Spying for the British[edit]

Though Bancroft had worked for Franklin and Deane, he was not a great enthusiast for American independence, and the possibility of a French war against Britain alarmed him. Despite his promise to Deane, he had reservations about doing anything that might promote a rift between Britain and the American colonies.[5]

In London he met Paul Wentworth, recently recruited by the British Secret Service. Wentworth arranged for Bancroft to meet Secret Service chief William Eden and Lords Suffolk and Weymouth. Bancroft agreed to be a double agent for Britain.

Soon after this, Franklin arrived to take over the negotiations with France. Bancroft was ordered to associate himself with Franklin. Fortuitously, Franklin appointed Bancroft as secretary to the American Commission in Paris. For his spying, the British promised Bancroft a pension of 200 pounds. (This amount was later increased to 500 and then 1,000 pounds.)[5]

Bancroft reported under the cover of weekly letters to "Mr. Richards", signed "Edward Edward", about "gallantry" (the writer's exploits with ladies). But between the lines of the cover text, Bancroft wrote his reports in a special ink. Every Tuesday, he put the letter in a bottle, tied a string around the bottle, and left the bottle in a hole in a certain box tree in Paris, after 9:30 PM.[5] A British official retrieved the message and replaced it with new orders. Bancroft would return later that night to recover his bottle. It is said that, through this method, George III saw the French-American Treaty of Alliance just two days after it was signed.[5] In addition, Bancroft was often sent on spying missions to London by Franklin and Deane, so he was able to report directly to Lord Suffolk and others.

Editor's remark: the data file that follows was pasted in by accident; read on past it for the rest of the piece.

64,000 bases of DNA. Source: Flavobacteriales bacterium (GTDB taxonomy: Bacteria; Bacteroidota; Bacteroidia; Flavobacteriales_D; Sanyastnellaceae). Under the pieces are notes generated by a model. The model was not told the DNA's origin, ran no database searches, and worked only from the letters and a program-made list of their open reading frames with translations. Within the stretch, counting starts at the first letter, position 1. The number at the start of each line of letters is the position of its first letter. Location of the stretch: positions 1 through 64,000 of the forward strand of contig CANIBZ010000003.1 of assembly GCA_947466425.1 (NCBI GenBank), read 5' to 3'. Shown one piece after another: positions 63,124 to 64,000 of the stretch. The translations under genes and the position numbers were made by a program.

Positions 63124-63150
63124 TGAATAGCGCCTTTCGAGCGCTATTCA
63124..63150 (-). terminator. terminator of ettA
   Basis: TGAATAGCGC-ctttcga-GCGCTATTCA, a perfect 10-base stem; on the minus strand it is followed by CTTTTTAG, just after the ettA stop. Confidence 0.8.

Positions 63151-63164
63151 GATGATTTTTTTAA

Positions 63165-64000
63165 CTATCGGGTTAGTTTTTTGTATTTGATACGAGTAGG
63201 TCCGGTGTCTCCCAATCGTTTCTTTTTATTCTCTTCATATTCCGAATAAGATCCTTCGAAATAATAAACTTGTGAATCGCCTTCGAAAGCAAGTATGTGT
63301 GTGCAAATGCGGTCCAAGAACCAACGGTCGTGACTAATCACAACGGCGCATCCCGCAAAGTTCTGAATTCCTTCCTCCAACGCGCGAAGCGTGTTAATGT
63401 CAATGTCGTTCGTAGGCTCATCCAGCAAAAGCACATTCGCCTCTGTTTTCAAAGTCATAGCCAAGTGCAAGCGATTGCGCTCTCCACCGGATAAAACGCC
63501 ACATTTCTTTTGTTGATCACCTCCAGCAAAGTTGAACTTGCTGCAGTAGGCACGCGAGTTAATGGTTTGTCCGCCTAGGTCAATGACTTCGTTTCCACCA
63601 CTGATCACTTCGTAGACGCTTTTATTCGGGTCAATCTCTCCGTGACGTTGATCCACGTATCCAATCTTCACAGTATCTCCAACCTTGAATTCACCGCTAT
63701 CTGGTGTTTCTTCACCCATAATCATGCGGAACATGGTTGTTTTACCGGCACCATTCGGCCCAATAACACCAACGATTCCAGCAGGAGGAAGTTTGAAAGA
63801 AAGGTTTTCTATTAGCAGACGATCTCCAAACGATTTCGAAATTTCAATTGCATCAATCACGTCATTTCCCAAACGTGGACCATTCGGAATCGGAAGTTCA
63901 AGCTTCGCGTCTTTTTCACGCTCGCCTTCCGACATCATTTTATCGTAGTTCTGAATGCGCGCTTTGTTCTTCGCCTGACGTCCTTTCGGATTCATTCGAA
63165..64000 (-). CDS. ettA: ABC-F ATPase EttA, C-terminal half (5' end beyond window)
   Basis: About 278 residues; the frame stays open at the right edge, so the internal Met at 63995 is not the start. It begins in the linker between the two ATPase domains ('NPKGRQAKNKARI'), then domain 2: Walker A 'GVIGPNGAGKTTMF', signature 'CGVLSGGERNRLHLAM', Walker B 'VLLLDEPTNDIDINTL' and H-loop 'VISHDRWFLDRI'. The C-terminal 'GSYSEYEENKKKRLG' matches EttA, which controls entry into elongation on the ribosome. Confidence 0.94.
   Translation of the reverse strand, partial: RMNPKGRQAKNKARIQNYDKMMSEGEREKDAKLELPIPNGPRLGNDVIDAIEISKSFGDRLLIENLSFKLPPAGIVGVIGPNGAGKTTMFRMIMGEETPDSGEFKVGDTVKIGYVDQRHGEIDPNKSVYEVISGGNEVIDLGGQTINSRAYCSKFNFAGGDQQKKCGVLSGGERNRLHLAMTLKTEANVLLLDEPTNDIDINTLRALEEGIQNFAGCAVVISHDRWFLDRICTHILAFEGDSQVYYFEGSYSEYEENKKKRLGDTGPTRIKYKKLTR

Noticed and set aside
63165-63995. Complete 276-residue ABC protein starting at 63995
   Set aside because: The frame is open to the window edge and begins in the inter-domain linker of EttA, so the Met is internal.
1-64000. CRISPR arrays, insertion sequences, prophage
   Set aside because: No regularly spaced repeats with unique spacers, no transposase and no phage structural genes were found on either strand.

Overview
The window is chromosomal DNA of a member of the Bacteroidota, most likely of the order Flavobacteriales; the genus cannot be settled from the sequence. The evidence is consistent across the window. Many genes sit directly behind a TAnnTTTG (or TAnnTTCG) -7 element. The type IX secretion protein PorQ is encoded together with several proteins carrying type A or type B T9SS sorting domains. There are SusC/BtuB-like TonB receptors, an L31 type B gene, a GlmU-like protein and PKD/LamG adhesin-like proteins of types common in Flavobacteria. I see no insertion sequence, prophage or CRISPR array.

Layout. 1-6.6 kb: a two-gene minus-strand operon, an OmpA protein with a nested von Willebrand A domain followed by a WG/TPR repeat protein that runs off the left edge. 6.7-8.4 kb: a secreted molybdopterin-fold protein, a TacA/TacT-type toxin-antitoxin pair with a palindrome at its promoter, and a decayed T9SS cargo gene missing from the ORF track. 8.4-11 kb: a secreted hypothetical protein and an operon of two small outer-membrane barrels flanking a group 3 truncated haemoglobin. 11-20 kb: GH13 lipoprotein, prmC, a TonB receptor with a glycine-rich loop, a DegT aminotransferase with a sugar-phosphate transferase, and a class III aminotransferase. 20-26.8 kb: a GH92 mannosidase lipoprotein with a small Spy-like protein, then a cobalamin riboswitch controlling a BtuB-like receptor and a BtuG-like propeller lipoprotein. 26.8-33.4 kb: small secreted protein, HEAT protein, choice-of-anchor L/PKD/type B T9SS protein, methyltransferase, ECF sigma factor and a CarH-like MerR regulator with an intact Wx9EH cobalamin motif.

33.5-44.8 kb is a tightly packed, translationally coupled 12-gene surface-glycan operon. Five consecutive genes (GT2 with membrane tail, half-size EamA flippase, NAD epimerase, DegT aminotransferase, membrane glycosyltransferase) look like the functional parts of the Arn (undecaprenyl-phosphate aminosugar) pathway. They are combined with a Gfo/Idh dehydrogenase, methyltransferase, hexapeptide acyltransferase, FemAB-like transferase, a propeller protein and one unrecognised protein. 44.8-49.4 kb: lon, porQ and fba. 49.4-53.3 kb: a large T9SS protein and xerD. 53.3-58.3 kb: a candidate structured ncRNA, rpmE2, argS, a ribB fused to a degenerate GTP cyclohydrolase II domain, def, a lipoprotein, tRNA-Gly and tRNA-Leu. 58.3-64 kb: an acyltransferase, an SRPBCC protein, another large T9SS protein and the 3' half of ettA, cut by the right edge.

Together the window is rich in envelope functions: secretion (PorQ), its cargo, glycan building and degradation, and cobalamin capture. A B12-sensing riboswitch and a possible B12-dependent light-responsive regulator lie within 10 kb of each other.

Franklin's possible knowledge of Bancroft's intrigue[edit]

There is some debate as to whether Franklin knew that Bancroft was a British spy. Franklin wrote that even though he suspected one associate of being a British spy, as long as he (Franklin) did not provide the suspect with any private information, there was nothing to worry about, and the spy need not be dismissed.[5] Even if Franklin did discover Bancroft's true loyalty, he never revealed it explicitly in any of his extant writings. Regardless, Bancroft was successful but ineffective; that is, he certainly gathered a good deal of information, but the British did not prevent the French-American alliance.

Life after the Revolutionary War[edit]

At the end of the Revolutionary War, Bancroft obtained patents giving him the right to import chinkapin (yellow) oak bark into Britain and France, becoming wealthy from this trade. In 1794, Bancroft published Experimental Researches Concerning the Philosophy of Permanent Colors, a book he updated in 1814.[10] He was also elected a Foreign Honorary Member of the American Academy of Arts and Sciences in 1797.[11]

Edward Bancroft died on September 7, 1821 at Addington Place in Margate.[1]

Bancroft's activity as a double agent remained hidden until 1891, when British diplomatic papers were disclosed to the public.[2]

See also[edit]


  1. ^ a b c d Schaeper, Thomas J. (2011). Edward Bancroft: Scientist, Author, Spy. New Haven: Yale University Press. 
  2. ^ a b "Dr. Edward Bancroft". National Counterintelligence Center. Retrieved August 29, 2012. 
  3. ^ Delbourgo, James (2006). A Most Amazing Scene of Wonders: Electricity and Enlightenment in Early America. Harvard University Press. pp. Chapter 5. 
  4. ^ Finger, Stanley (2009). "Edward Bancroft's "Torporific Eels"". Perspectives in Biology and Medicine 52 (1): 61–79. doi:10.1353/pbm.0.0072. PMID 19168945. 
  5. ^ a b c d e f g h Frank J. Rafalko (ed.). American Revolution to World War II. A Counterintelligence Reader 1. Federation of American Scientists. 
  6. ^ Edward Bancroft: Electric Medicine
  7. ^ E. Bancroft (1769) An Essay on the Natural History of Guiana, in South America, link from HathiTrust
  8. ^ Delbourgo, James (2009). "Fugitive Colours: Shamans' Knowledge, Chemical Empire and Atlantic Revolutions," in Simon Schaffer, et al., eds., The Brokered World: Go-Betweens and Global Intelligence, 1770-1820. Sagamore Beach, MA: Science History Publications. pp. 271–320. 
  9. ^ "Library and Archive Catalogue". Royal Society. Retrieved 2012-03-14. 
  10. ^ E. Bancroft (1814) Experimental Researches Concerning the Philosophy of Permanent Colors, volume 1, volume 2, links from HathiTrust
  11. ^ "Book of Members, 1780–2010: Chapter B" (PDF). American Academy of Arts and Sciences. Retrieved May 17, 2011.